March 4, 2024

A football fan sings slogans before a protest against Manchester United ownership.

Andy Barton, SOPA Pictures | LightRocket | Getty Images

Manchester United The Premier League game against Liverpool at Old Trafford was postponed after protests against the Glazer family.

Hundreds of fans entered the stadium ahead of the closed-door competition, which was originally scheduled for a 4:30 p.m. kick-off before it was delayed and then completely canceled.

Discussions are taking place about finding a new date for the game.

Greater Manchester Police said two police officers were injured in the demonstrations on Sunday, one of whom was hospitalized after being “seriously cut on the face”.

A United statement said: “Following talks between the police, the Premier League, Trafford Council and the clubs, our game against Liverpool has been postponed for security reasons in connection with today’s protest. Talks will now take place with the Premier League. ” a revised date for the device.

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“Our fans love Manchester United and we fully recognize the right to freedom of expression and peaceful protest.

“However, we regret the disruption to the team and the actions that have endangered other fans, staff and the police. We thank the police for their support and will assist them in any subsequent investigations.”

Liverpool said they “fully agree” with the decision to postpone the postponement and would continue a dialogue with Manchester United, the Premier League and local authorities to find a convenient date for a postponement.

“We believe that public safety must be the most important factor in making such a decision, with the ability to provide a safe environment for attendees, staff and officials being a particular priority,” the club said in a statement.

Police officers monitor football fans during a protest against Glazer’s ownership of Manchester United.

Andy Barton, SOPA Pictures | LightRocket | Getty Images

“Due to a rapidly escalating situation, it was clearly not possible to guarantee this today.”

After confirming the postponement, the Premier League issued a statement condemning all “acts of violence, criminal harm and violations, particularly in the face of the related COVID-19 violations”.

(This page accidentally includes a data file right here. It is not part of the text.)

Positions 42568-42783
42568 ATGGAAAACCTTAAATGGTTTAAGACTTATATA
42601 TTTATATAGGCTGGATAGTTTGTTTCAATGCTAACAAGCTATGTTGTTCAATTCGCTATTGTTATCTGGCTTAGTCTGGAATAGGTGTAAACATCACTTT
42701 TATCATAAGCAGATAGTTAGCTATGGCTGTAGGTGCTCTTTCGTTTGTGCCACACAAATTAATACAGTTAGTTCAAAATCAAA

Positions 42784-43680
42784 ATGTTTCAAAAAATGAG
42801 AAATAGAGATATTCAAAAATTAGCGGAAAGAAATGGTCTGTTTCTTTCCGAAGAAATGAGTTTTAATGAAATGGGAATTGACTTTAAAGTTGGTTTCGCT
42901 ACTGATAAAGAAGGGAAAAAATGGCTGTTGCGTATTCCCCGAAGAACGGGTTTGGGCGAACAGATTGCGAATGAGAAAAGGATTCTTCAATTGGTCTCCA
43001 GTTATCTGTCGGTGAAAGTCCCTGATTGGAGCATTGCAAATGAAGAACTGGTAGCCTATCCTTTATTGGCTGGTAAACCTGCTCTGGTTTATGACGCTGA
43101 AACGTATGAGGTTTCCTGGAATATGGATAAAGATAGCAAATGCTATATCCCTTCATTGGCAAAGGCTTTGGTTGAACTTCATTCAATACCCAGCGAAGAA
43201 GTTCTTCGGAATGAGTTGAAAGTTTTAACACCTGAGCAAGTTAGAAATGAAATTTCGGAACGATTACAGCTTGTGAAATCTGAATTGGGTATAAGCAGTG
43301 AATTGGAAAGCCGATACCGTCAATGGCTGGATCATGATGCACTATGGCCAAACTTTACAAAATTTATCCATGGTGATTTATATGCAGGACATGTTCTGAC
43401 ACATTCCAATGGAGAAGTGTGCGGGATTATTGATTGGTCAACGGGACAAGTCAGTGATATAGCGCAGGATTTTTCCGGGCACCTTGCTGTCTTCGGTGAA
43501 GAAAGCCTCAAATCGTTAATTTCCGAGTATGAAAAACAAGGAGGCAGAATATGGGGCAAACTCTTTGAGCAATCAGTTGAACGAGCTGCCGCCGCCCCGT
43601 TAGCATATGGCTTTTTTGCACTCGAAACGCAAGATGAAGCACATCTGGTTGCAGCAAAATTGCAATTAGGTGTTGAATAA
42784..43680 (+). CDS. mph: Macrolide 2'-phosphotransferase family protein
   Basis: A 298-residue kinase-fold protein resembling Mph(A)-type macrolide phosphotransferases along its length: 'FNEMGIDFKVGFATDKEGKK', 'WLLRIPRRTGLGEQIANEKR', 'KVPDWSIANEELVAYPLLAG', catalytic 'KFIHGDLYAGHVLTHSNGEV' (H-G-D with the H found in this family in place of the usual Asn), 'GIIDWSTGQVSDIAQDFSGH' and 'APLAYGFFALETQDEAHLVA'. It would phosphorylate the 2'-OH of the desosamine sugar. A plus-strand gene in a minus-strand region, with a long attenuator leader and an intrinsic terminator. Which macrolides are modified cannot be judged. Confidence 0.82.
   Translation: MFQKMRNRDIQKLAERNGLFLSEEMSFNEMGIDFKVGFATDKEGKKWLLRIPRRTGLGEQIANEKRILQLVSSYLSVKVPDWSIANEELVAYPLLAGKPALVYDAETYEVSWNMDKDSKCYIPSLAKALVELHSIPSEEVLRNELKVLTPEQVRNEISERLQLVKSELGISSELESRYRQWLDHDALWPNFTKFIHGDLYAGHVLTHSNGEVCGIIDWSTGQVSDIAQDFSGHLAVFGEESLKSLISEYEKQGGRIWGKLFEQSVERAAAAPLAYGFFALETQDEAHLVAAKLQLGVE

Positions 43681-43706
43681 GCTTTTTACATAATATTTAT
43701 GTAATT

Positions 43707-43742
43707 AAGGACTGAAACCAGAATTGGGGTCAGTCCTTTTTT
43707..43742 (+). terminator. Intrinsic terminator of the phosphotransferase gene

“The safety of everyone at Old Trafford remains of the utmost importance,” said a Premier League statement.

“We understand and respect the strength of emotion, but we condemn all acts of violence, criminal harm and violations, especially in light of the related COVID-19 violations.

“Fans have many channels to express their views on, but the minority actions that can be seen today have no justification. We sympathize with the police and stewards who have had to deal with a dangerous situation that the Football shouldn’t have a place.

“The rearrangement of the device will be communicated in due course.”

Man Utd Fan Protests and Postponement – A Timeline

  • 1:00 p.m. – Fans gather outside the Trinity statue in the forecourt of Old Trafford while another group protests at the Lowry Hotel, where the United team is ahead of the game.
  • 2 p.m. – The number of protesters rises to thousands outside of Old Trafford. Fireworks are released and a group of supporters begins to march towards the Munich tunnel.
  • 2:30 p.m. – United fans breach security and break into the stadium to get onto the Old Trafford pitch. Torches are released, fireworks are thrown and a supporter waves one of the corner flags.
  • 3 p.m. – The stadium is closed. Roaming around the stadium is required and the pitch is said to be damaged.
  • 3:30 p.m. – Despite increasing uncertainty about the status of the game, the Premier League publishes the official team sheet an hour before kick-off.
  • 3:55 p.m. – The Premier League issues a statement confirming that the game will not start at the scheduled start time
  • 5:40 p.m. – Officials confirm the game will be postponed.
  • 5:50 p.m. – The Premier League calls for the postponement

Fans also gathered outside the team’s hotel – the Lowry Hotel in Manchester, where the United team stayed before the game – ahead of Sunday’s game at Old Trafford.

Greater Manchester Police said they were “aware” that the protests were taking place and “were working closely with partners to ensure those present are safe while maintaining their right to peaceful protest”.

“By late afternoon, around 200 demonstrators had gathered in front of the Lowry and over 1,000 in Old Trafford,” the police statement said.

“The officers continued to monitor the situation closely and deal with those present, but as the groups grew it became clear that many of those present did not intend to exercise their right to peaceful protest. Torches were released and bottles thrown at the officials.

“Protesters outside Old Trafford became particularly aggressive and antagonistic towards the police before a group of around 100 people forced the floor and some United employees locked themselves in rooms.

“Those in the stadium were evicted by officers, but outside in the forecourt, hostility grew with bottles and barriers thrown at officers and horses.”

Many United fans are still angry and upset about their club’s role as one of the founding members of the proposed breakaway European Super League.

The plans contributed to years of dissatisfaction and protests from supporters after the controversial takeover by Glaser in 2005.

United owner Joel Glazer, who was featured as vice chairman of the Super League at the announcement, apologized in an open letter to all of the club’s fans after they were forced to step back from plans.

That apology, however, appears to have been rejected by the club’s support base, which protested outside Old Trafford last week after more protests were made at United’s Carrington training ground.